PIONEERING IN LUBRICANT ALLOYS (THE H.D. FACTOR IN ENGINE LUBRICATION) 500044
This paper traces the development of lubricants for Diesel engine and heavy duty service from the time the mobile Diesel became a production entity in this country.
Beginning with a background of lubricants found acceptable for large Diesel engines in marine and stationary service, the trend in the supply of lubricants in subsequent automotive practices in the early 1930's led to difficulties in ring sticking, bearing corrosion and cylinder scuffing in the moderate speed, heavy duty engine seeking commercial favor at that time.
The attempts to solve these problems, both as to engine improvements and lubricant selection, are reviewed historically. The logical development of additive oils followed the pattern of alloy steel achievements.
The progress of additive effectiveness is sketched from applications as emergency drastic purging mediums to the constantly abiding aid of additive oils in maintaining the blood stream of lubrication in extended useful condition for the purpose of prolonging engine life.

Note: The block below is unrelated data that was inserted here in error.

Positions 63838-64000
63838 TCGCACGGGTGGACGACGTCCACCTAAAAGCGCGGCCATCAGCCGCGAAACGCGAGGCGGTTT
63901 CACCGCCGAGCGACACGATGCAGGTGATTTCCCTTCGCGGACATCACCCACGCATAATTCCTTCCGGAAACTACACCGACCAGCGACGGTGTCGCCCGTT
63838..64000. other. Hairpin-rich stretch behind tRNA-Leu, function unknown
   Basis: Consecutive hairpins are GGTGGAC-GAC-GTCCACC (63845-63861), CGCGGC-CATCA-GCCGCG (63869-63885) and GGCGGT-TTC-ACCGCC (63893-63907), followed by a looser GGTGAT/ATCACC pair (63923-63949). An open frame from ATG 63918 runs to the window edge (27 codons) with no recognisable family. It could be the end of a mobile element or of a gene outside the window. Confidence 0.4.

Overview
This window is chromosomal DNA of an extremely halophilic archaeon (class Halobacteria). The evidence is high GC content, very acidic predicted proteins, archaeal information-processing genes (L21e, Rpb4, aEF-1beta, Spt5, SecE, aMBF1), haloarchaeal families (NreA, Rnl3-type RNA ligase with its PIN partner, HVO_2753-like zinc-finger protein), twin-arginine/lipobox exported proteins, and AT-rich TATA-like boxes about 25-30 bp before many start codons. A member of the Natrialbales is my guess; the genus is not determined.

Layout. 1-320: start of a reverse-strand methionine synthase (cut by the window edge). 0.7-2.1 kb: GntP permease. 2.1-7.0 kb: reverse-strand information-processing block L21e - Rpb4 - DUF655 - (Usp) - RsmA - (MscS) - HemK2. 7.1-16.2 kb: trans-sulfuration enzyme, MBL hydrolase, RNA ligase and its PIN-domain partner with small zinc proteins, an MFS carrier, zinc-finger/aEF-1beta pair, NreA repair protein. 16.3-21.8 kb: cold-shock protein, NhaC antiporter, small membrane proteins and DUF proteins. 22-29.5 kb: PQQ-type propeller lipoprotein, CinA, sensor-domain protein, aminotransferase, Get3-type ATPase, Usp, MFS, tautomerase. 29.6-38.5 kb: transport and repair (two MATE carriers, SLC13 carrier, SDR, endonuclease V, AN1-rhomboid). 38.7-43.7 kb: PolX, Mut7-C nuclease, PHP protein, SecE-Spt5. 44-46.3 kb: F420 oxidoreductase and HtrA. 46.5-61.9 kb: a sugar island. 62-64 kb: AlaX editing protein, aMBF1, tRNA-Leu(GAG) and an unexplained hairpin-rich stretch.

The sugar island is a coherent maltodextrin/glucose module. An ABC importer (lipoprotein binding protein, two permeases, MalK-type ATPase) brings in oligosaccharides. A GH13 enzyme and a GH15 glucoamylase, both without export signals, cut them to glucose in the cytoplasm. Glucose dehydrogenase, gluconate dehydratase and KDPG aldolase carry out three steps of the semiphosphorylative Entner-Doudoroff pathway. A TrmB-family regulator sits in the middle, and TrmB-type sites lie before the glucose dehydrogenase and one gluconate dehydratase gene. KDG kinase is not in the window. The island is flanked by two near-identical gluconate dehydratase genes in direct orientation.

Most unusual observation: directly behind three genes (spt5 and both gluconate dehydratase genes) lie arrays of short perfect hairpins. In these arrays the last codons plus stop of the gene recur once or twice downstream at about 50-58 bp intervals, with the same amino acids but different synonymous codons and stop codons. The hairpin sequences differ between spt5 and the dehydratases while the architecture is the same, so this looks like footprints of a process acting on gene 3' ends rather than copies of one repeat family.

Side by side with improved engine performance the pace of lubricant development has kept step. The war emergency found additive oils available to serve the urgency of heavy duty service in war and led to the Ordnance Approval Program. The struggle with higher sulphur fuels and the necessity for burning fuels of higher end point have challenged lubricant development to the achievement of Series 2 oils and Supplement 1 oils. Further progress awaits improvement in the 2-104B specification oils.
The past has witnessed the fruits of research by the cooperative efforts of the engine and petroleum industries; the future unfolds newer problems demanding the continued effectiveness of these constructive exchanges through cooperative agencies.